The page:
Mozart was 21 when he wrote the K271 Jeunehomme piano concerto, and some connoisseurs consider it his first masterpiece. But if the Scottish National Jazz Orchestra are daunted by its prestige and cascade of ideas, they don’t show it. Nor does Japanese jazz pianist Makoto Ozone, who has successfully specialised in such crossovers in recent years. This fine band is strikingly fast on its feet in reacting to the free-time fluidity of the cadenzas, and to Ozone’s skids from frolicking Mozartian figures to McCoy Tyner-like chordal eruptions or Fats Walleresque stride piano. The flighty first movement cherishes the original, then develops the themes in strutting horn motifs and powerful swing soloing; Tommy Smith’s tenor sax bewitchingly opens the more sombre Andantino before a simmering tango emerges; and the quirkily punchy third movement becomes a bebop tear-up for the SNJO soloists, and a flying classical stride from Ozone at the close. It’s a clever, sympathetic and truly musical example of the treacherous art of jazz/classical cohabitation.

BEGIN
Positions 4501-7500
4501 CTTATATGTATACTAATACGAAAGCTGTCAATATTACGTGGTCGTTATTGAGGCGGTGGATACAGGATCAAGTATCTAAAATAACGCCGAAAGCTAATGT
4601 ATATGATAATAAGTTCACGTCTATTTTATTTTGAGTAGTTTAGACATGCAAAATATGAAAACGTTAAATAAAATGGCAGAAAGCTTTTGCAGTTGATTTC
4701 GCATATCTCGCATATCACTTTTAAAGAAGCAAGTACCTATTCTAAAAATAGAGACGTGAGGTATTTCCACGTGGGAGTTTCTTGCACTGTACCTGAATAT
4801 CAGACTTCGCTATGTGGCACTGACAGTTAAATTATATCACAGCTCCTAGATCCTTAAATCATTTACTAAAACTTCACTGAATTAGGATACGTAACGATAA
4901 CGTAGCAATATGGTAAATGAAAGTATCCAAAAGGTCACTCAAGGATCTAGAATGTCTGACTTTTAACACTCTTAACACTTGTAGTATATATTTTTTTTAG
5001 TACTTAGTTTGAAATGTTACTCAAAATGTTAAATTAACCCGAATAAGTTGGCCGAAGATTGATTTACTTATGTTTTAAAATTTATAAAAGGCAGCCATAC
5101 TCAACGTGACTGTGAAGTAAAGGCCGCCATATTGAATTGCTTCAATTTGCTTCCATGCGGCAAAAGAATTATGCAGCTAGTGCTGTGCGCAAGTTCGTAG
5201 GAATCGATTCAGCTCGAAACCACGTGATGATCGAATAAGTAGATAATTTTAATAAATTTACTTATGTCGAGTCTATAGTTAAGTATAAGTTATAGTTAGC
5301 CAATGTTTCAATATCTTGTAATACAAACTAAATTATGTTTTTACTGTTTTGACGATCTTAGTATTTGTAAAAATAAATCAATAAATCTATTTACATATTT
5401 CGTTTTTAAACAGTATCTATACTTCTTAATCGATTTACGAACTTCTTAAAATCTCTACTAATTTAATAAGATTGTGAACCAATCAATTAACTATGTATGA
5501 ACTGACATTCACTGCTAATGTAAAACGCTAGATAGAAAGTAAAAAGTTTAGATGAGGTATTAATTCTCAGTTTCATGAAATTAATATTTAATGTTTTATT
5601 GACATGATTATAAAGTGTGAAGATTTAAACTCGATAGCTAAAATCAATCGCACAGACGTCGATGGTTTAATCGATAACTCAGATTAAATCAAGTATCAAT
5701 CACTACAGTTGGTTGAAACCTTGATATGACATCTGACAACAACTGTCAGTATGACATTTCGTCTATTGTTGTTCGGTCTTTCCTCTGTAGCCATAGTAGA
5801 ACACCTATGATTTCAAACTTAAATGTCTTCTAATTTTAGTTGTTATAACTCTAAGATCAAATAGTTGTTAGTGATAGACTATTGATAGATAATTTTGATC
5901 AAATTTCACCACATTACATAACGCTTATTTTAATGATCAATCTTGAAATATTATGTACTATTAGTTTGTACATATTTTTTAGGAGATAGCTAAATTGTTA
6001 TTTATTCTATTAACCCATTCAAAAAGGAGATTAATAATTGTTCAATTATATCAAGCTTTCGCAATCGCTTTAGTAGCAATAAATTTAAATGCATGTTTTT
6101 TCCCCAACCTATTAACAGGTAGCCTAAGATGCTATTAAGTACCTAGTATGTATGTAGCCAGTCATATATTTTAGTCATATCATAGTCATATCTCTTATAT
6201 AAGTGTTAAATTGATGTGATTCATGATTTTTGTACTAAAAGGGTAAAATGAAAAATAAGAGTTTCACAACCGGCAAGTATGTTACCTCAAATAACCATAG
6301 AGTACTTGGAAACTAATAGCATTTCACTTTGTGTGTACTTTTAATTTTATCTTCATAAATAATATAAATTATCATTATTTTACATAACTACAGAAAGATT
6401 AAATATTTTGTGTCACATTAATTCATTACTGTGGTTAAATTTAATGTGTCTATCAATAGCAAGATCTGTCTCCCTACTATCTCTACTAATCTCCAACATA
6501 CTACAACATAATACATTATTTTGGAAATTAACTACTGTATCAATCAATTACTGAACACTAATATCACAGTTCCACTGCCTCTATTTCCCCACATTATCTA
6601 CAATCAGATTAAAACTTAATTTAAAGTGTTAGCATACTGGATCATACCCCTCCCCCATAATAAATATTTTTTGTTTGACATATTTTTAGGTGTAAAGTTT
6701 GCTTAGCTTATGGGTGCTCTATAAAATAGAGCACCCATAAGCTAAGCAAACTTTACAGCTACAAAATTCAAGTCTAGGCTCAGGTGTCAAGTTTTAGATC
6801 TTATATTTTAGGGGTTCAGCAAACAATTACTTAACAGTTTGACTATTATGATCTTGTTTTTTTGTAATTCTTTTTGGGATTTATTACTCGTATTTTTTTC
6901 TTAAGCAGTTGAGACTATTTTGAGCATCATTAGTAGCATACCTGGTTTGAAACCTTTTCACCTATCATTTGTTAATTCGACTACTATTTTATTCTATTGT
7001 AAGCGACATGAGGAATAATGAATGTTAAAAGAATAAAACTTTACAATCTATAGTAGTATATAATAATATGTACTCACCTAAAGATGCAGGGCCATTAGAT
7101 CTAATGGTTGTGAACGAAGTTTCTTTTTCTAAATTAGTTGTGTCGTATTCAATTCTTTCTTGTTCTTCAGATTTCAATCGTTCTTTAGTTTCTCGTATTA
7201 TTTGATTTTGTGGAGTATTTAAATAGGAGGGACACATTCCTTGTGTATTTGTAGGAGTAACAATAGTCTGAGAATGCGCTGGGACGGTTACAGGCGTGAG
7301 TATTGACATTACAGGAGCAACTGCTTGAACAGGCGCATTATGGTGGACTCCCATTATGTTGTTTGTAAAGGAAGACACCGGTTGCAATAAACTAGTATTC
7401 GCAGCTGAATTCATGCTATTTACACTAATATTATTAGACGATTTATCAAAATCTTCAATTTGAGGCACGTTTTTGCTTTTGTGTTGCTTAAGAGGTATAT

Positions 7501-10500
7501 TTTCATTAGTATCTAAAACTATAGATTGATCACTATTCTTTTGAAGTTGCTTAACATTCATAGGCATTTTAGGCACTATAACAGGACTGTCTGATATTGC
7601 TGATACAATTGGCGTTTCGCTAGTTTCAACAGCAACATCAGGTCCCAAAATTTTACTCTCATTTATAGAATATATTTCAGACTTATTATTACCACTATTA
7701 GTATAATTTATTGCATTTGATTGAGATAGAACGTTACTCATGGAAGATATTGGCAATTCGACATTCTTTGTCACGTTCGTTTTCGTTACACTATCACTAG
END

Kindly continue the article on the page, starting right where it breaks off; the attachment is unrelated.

This article was written by John Fordham, for The Guardian on Thursday 23rd July 2015